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MLA Citation Style 9th Edition: Publication Date

Publication Date (Works Cited)

Publication date is the eighth core element. Whether the year, month and year, or complete date is cited depends on the information available, the type of source, and the use of the source. The element includes

  • date of composition for unpublished works (such as letters, email, memo, etc.),
  • date of revision if it is more relevant (such as updated/revision date of a social media post),
  • label "forthcoming",
  • date a source was viewed or heard firsthand (such as a presentation/performance/exhibit attended).
  • This element begins with a number (year or date) or a capital letter for the name of the month.
  • Full dates can be given in the day-month-year style only in the works cited list (example: 28 Jan 2021). You may use the month day year style (example: Jan 28, 2021) also in the body of the writing, but be consistent (MLA 2.138).
  • Use abbreviations for months with names longer than four letters: 
    • Jan.
    • Feb.
    • Mar.
    • Apr.
    • Aug.
    • Sept.
    • Oct.
    • Nov.
    • Dec.
  • If a season is given instead of a month, include the season in lower case (MLA 5.79):
    • spring 2020
  • If there are multiple dates available, give the date that is most relevant to your use of the source (MLA 5.68)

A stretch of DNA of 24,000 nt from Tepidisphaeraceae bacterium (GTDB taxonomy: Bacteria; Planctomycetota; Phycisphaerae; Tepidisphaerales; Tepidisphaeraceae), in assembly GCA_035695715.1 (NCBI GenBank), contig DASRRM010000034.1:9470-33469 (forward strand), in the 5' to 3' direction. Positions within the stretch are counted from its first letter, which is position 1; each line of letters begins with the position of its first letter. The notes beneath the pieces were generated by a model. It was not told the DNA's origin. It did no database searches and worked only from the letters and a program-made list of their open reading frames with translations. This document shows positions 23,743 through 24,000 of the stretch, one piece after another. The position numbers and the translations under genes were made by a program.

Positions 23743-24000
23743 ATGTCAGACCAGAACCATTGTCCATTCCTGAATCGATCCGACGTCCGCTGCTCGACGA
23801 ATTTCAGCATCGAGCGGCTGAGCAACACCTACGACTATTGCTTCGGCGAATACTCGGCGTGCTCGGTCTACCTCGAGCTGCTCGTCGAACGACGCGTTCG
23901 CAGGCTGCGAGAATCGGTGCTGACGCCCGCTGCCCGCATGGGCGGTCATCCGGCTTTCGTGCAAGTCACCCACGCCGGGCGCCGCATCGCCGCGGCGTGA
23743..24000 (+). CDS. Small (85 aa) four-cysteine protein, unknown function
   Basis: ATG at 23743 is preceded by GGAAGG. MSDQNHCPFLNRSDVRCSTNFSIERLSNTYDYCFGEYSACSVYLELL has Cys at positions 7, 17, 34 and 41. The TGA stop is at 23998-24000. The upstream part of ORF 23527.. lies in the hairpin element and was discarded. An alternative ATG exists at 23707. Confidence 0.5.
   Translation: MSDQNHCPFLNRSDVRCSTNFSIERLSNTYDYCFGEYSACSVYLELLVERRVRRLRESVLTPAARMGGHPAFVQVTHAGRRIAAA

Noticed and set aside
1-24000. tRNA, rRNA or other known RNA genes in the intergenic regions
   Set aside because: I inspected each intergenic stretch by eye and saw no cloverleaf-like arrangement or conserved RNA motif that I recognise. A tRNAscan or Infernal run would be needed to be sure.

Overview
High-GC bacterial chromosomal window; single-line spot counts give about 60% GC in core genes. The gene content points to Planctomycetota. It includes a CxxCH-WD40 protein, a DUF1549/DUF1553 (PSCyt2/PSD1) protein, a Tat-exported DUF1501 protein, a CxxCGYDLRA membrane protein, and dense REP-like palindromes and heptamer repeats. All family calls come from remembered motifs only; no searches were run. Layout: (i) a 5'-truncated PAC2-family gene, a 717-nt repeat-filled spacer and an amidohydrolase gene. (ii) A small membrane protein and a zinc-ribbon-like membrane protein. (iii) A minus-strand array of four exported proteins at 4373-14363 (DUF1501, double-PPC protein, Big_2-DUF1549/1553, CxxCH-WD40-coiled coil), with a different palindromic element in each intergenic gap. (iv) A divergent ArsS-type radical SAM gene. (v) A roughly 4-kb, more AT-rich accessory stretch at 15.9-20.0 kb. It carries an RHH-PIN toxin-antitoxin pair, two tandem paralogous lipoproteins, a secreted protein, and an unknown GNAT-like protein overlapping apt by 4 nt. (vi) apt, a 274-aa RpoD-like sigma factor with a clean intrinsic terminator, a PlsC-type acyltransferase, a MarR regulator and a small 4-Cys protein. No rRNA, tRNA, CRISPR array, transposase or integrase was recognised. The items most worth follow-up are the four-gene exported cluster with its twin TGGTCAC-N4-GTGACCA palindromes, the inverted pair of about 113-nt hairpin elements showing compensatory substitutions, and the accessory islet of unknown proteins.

• Give the date as shown or use what is most relevant to your use of the source. If the month, day, and year are given, use all three. If only the year is given, that is sufficient.
  • For online content, give the date the material was posted online, unless it was originally made available through another medium which is more relevant to your use of the source.(MLA 5.73)
  • If the publication date is obtained from other sources, put the information in square brackets, for example [1989] (MLA 5.122) If unsure of the accuracy of the information, add a question mark [1989?] (MLA 5.83).
  • This element ends with a comma, unless it is the final element in an entry.


DiYanni, Robert, editor. Literature: Reading Fiction, Poetry, and Drama. 6th ed., McGraw Hill, 2007.

Republished work:

Citation description:
Author’s Last Name, First Name. Title. Year of original publication. Current publisher, Year of republication.

Dickens, Charles. Tale of Two Cities. 1859. Bantam Books, 1981.

Journal, magazine, or newspaper article:

Dickman, Kylie. "Apocalypse in the Garden State." Rolling Stone, no. 1260, 5 May 2016, pp. 36-9.

Magazine article from a Web site:

Garber, Megan. "The Trump Campaign Just Became Literature." The Atlantic, 28 June 2016,

Television series episode:

"Something Nice Back Home." Lost, directed by Stephen Williams, performance by Matthew Fox, season 4, episode 10, Bad Robot, 2008.


"Something Nice Back Home." Lost, directed by Stephen Williams, performance by Matthew Fox, season 4, episode 10, American Broadcasting, 1 May 2008.

Online video:

"The H Bomb: Making up for Lost Time: Lost." YouTube, uploaded by ABC's Lost, 24 Nov. 2009,


Frank, Ann. Letter to Christiane van Maarsen. 28 Mar. 1942.


Part of  the information above is adapted from IRSC Libraries.